Our June meeting featured the welcome return of Claire Price who outlined the
principles and practices of plant propagation. She told us about willow water, about
which more below, and that washing pots and seed pans is now considered
unnecessary in most cases; clearly this means I haven’t been lazy all these years
just a step ahead of every one else.
It was heartening to have so many new members come to our meeting this month
and we look forward to a thriving club for the future.
Our next meeting will be the annual picnic which will be held on the 11th July.
This year’s rose show was simplified to just one class, and there was a magnificent
array of blooms on display.
The first prize was won by Sue Brown, Pauline Guglielmi came second and
Margaret Ridgwell took the third place. The results indicated a distinct preference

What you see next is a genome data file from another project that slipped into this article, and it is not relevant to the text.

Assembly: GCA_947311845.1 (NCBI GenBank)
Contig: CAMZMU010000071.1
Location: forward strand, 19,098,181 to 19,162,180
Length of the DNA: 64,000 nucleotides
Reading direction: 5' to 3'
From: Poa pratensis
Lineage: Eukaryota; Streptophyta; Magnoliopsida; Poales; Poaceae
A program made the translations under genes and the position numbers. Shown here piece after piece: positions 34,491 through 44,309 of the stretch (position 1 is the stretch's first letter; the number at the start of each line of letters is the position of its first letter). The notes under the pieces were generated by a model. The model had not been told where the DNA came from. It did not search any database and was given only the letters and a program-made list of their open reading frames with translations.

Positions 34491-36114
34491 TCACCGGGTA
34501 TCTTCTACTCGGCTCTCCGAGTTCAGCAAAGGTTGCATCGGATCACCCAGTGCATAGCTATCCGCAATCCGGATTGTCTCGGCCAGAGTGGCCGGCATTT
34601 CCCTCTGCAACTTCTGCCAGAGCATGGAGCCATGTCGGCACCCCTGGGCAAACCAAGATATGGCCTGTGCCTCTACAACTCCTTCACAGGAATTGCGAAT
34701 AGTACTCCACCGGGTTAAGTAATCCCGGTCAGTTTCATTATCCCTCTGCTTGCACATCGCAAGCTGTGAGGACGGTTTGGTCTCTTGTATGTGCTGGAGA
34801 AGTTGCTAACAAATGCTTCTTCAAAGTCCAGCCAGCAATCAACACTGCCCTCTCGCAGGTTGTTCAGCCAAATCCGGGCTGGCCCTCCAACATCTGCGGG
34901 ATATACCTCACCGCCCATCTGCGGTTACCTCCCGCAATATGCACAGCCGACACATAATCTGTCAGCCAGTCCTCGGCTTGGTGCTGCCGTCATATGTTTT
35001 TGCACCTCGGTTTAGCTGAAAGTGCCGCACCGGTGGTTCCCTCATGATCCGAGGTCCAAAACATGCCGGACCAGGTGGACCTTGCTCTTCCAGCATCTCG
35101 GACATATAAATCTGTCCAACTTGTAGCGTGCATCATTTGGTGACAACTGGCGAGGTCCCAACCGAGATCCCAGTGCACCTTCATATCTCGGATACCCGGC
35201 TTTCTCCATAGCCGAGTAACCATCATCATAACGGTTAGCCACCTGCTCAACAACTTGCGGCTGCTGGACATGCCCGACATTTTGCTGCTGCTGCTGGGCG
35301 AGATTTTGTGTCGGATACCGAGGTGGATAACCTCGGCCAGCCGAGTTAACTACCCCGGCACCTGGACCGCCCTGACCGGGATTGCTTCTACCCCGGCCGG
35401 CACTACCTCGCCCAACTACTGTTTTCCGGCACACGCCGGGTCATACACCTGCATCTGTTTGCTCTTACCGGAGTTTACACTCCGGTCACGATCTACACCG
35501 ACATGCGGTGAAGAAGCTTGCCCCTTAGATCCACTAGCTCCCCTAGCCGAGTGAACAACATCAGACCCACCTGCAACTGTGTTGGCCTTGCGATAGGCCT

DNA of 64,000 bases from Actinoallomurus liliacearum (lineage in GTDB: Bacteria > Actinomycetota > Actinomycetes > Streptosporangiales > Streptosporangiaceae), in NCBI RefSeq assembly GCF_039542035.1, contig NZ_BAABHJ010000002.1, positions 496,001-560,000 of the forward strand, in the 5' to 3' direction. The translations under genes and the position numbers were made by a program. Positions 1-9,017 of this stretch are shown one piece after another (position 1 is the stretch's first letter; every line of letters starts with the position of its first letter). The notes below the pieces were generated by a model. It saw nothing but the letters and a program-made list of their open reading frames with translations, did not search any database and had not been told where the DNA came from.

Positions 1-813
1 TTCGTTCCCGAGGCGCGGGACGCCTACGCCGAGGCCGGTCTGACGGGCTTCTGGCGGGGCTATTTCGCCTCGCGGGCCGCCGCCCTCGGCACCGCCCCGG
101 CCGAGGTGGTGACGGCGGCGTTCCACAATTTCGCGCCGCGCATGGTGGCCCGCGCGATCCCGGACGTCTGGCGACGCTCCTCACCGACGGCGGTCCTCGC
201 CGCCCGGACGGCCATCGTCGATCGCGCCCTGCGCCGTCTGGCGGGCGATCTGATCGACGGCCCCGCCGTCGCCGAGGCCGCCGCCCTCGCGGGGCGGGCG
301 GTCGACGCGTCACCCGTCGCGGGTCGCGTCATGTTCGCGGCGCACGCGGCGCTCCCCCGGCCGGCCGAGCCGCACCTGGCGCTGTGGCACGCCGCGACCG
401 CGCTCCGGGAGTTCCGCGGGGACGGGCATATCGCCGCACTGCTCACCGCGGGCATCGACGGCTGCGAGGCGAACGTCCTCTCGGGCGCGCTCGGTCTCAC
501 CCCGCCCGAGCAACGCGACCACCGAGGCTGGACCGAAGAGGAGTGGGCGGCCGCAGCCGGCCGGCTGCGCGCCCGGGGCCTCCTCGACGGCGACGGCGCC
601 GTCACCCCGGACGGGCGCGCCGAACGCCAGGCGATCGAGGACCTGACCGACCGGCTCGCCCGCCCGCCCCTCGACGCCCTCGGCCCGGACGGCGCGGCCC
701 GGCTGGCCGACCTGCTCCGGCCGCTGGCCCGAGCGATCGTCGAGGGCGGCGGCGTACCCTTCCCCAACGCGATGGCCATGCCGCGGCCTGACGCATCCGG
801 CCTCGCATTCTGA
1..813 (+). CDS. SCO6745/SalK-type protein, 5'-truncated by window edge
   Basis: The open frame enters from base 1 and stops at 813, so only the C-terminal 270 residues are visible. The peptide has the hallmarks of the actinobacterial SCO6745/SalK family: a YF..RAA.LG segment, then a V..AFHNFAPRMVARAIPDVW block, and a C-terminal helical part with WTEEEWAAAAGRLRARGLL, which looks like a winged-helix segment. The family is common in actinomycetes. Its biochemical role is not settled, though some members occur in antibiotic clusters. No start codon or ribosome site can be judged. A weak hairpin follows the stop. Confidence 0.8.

among our members for bright and strong colours.
Claire mentioned using willow water to root cuttings, and a consultation with
Professor Google has elicited the following further information.
Many gardeners use hormone rooting powder to help their cuttings strike, but this is
relatively expensive and very quickly becomes inactive. Willows are notoriously
easy to root from cut pieces; my father once made a pergola from willow poles and
after six months we had a willow grove. Apparently the shoots of plants have a
growth promoting substance, indole butyric acid (IBA),and willows have excessive
amounts of this compound.
To make the water, take a bunch of willow shoots and leaves, pour boiling water
over them, enough to cover them, and leave for 24 to 48 hours. Pour off the liquid
and keep in the fridge, or freeze as ice cubes for longer storage. Use the water to
steep the cuttings before putting into the tray or pot, or to water them after planting.
Some Things to do in July
1. Dead head roses, bedding plants and perennials to get more flowers.
2. Plant autumn flowering bulbs.
3. Water and feed plants in containers.
For more information visit the Heyford Gardening Club & Allotments page